You’ve spent the day at a leadership conference learning all sorts of great things: how to coach your team, how to build engagement, how to run effective meetings, how to encourage career development, and more. You go back to work the next day with good intentions—but quickly lapse into your old habits.

Within a few weeks, you try to recall what you learned, but even with your notes, you have a hard time. What on Earth happened? If he were still alive, 19th-century psychologist Hermann Ebbinghaus would have the answer: You just experienced the “forgetting curve.”

We’ve known for 126 years that the human brain doesn’t retain a lot in terms of memory, and Ebbinghaus’ forgetting curve shows just how rapidly new information is lost if we don’t have the opportunity to put it into practice quickly. But just 12 percent of professionals use their newfound skills right away.

This means taking people out of work and putting them through a formal, structured class (where they might even be tested with the accompanying assumption they know what to do if they pass) and then putting them back in the workplace doesn’t actually influence the performance.

Being expected to retain large volumes of information all in one go is like trying to drink from a firehose—sure, you absorb a little bit, but the majority washes over you without sinking in. Fortunately, though, there are employee education tactics to make knowledge “stickier” and avoid the forgetting curve.

1. Give workers access to bite-sized learning.

When it comes to employee education, it’s common to bombard employees with large amounts of information. But most people, especially your high performers, are time-poor and constantly pulled in competing directions.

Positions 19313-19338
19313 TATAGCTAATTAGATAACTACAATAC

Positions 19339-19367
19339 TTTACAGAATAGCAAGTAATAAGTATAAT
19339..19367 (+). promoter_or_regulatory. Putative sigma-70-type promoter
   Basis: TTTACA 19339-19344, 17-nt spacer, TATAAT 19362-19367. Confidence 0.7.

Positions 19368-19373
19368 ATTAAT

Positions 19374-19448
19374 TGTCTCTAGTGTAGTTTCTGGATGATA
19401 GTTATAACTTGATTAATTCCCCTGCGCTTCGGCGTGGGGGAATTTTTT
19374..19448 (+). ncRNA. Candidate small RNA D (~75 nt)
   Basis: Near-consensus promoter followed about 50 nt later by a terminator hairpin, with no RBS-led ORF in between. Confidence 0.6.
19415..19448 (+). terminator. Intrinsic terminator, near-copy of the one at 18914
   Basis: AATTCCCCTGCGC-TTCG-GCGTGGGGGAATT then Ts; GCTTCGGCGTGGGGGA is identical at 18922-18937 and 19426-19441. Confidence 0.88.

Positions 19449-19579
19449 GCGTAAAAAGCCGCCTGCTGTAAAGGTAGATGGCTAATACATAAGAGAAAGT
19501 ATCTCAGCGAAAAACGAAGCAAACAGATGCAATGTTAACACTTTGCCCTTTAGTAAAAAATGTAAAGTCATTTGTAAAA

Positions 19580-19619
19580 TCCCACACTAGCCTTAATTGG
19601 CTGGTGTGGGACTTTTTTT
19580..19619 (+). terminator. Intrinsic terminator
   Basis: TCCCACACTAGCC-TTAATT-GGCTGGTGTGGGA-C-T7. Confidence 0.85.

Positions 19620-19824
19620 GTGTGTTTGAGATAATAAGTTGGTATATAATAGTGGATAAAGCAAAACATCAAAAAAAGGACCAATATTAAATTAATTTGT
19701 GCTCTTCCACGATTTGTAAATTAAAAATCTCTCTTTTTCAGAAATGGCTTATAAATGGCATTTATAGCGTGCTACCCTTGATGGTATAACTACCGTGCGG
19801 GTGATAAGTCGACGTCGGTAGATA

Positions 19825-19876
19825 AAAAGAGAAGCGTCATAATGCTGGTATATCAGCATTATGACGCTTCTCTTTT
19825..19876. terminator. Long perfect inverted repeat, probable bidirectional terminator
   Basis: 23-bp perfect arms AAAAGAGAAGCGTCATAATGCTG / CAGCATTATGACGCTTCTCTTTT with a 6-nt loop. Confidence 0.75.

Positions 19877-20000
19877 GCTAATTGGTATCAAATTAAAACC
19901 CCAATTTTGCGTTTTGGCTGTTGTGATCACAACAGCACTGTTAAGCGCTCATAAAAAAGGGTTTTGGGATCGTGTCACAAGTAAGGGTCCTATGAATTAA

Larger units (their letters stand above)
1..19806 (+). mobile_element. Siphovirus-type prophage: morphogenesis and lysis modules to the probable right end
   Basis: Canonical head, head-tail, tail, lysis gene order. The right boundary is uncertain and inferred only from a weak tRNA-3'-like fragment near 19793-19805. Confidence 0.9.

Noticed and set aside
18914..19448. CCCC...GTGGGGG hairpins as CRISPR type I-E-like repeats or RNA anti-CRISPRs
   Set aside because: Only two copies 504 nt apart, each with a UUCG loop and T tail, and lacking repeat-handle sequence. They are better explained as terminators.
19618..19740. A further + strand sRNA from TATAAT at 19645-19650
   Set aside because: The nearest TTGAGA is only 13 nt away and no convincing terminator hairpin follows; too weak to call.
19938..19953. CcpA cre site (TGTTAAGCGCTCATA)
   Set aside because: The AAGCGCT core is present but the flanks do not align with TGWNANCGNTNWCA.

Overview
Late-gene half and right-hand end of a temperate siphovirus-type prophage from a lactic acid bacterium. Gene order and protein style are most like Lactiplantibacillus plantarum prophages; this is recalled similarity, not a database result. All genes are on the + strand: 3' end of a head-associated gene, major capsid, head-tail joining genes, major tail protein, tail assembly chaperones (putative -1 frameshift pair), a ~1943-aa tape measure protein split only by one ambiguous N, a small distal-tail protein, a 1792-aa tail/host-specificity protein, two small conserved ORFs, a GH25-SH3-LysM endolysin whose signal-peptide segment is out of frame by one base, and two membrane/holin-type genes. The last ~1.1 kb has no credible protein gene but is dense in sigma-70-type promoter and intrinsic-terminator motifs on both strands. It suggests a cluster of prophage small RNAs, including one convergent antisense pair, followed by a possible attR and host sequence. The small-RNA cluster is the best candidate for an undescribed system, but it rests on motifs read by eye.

The way around time constraints is to give workers access to quick information that can be ingested in small bursts. For instance, a self-directed program of 15-minute modules allows employees to tap into knowledge at their point of need. So rather than spending a week learning about agile management, they get a distilled understanding of the principle that they can apply immediately.

Microlearning is also an effective way to improve uptake and engagement. Eighty-five percent of all educational content is either forgotten or rendered useless within six weeks of learning it, which indicates that traditional training might not be the most effective way for people to learn. Pandora is one example of a company that turned to microlearning for its workforce and saw training completion rates go from 15 percent to 90 percent. Busy people who might not be able to commit fully to an all-day event can usually find small nuggets of time to devote to a little education.